So you’ve finally decided to do it. You’ve got your athletic tank top, sweat-wicking pants, and a burning desire to get in shape. But something is holding you back from getting into your car for your first day at the gym. You’re anxious, and you’re in good company.
A lot of people find the gym intimidating, especially if they’ve never been to one before. For some, it’s the anxiety of going to a new place full of muscleheads who seem to already know everything about working out. For others, it’s not knowing where to start in that big room full of clanking iron. Maybe, for you, it’s both.
The good news is, many people before you have survived their first day at the gym, and you can too. Here are some tips for getting through those gym doors and having a great first day.
How to Conquer Your First Day At The Gym
Every single person working out at your gym had their own first day at the gym. And on that first day, most of them didn’t look the way they do now.
A lot of first time gym-goers are afraid that other people at the gym will judge them, but this just isn’t true. The vast majority of people at the gym are too busy sweating through that last mile on the treadmill or achieving a personal weightlifting record to even notice you. You aren’t the first new person to walk through those doors, and you won’t be the last.
No one arrived into this world knowing how to work out or where the free weights are. Don’t worry about what other people think. Go through those doors and get ready to change your life.
Have a Plan
Once those doors close behind you, you’ll probably be facing down a huge variety of equipment. Treadmills! Barbells! Free weights, weight machines, workout balls, yoga mats, pull up stations…it’s enough to make anyone dizzy. That’s why it’s important to have a workout plan before you get there. You’ll feel less awkward if you know what you’re looking for.
This introduces a chicken-and-egg problem: how can you know what to do at the gym if you’ve never been to the gym? One possibility is hiring a personal trainer. Most gyms have personal trainers available, and a lot of them will offer a free class in hopes that you’ll buy more sessions. A personal trainer can help you navigate the gym and find the right exercises for you.
Don’t worry about the personal trainer judging you. A big part of their job is helping newbies just like you. Whatever your fitness level, it’s probably not their first time helping someone who started where you are in their journey to where you want to be.
If personal training isn’t an option, weight machines are a great way to start. These machines are specially designed to move in safe ways that won’t strain or pull anything (unless you overdo it–more on that later). They also come with picture labels that show how to do the exercises. You don’t have to stick with the weight machines forever, of course, but they’re an easy way to get started and to obtain the baseline strength that will help with other types of exercise later.
For weight machines, most people do two to three sets of eight to twelve repetitions (“reps”) on each machine they decide to use. One common way to figure out which machines to pick is to focus on different sets of muscles on different gym days. Do chest, shoulders, and triceps your first day, then return for back and biceps the next. And don’t forget leg day!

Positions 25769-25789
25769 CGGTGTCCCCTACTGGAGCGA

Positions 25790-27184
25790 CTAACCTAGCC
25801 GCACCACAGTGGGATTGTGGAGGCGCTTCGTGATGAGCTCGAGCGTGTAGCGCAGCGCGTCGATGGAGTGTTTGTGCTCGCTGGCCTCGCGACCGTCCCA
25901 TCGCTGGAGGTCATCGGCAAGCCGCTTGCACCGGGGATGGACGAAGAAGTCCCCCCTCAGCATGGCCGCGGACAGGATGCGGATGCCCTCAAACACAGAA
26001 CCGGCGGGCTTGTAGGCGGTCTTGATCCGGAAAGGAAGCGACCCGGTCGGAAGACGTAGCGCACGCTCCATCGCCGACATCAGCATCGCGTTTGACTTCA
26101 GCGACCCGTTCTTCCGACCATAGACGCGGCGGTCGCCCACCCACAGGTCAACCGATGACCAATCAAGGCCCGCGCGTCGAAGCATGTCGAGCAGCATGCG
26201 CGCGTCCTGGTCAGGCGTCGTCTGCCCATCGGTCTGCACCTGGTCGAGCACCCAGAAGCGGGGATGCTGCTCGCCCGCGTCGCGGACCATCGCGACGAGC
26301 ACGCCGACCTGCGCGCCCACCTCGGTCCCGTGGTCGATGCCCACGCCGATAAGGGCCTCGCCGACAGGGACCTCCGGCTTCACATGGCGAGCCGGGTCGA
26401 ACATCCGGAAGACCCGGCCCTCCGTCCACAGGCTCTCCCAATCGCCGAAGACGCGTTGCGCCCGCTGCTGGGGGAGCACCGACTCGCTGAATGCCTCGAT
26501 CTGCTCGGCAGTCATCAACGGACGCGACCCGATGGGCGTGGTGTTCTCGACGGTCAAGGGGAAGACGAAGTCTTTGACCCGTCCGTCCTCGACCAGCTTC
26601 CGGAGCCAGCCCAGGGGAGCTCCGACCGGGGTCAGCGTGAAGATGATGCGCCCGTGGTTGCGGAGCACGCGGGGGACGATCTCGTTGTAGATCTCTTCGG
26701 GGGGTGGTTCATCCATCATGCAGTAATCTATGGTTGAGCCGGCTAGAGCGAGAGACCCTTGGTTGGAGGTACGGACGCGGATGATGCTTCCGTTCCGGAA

Embrace the Awkwardness
Part of doing anything for the first time is figuring out how that thing works. The gym is no different. You’ll probably spend a lot of your first day at the gym squinting at those pictures on the side of the weightlifting machines, wandering around trying to find another chest machine, or trying to figure out where the bathroom is. Today isn’t going to be an efficient workout.
Cut yourself some slack. You’re learning a whole new skill set today. Your job isn’t to pump iron or set records. It’s to start learning your way around the equipment so you’ll have a better idea of what you’re doing when you come back next time.
Don’t Overdo it!
If it’s your first time working out in a long time, your body may not remember its own limits. A lot of newbies make the mistake of pushing themselves to the limit, then find themselves unable to move the next day. Remember, your goal is to come back. This is a marathon, not a sprint.
To avoid a full-on muscular revolt tomorrow, take it easy today. When you finish each exercise, you should feel like you could keep going for a few more reps. Don’t overwork any muscle group, unless you want those muscles to be angry at you tomorrow morning.
Don’t Let it Be the Last Time
You did it! You braved the awkwardness, figured out how to do some exercises, and worked out until you were tired but not exhausted. But to get big results, you have to keep coming back.
Think about where the gym fits into your life. When are you most likely to actually go? Some people find that first thing in the morning works well. Others prefer to go immediately after work. Some night owls might find themselves running on the treadmill at 2 AM!
Schedule gym time and stick to it. Dig deep for workout motivation. Before you know it, you’ll be one of those regulars working on a new personal weightlifting record, or sweating out that last mile, when the next newbie wanders in.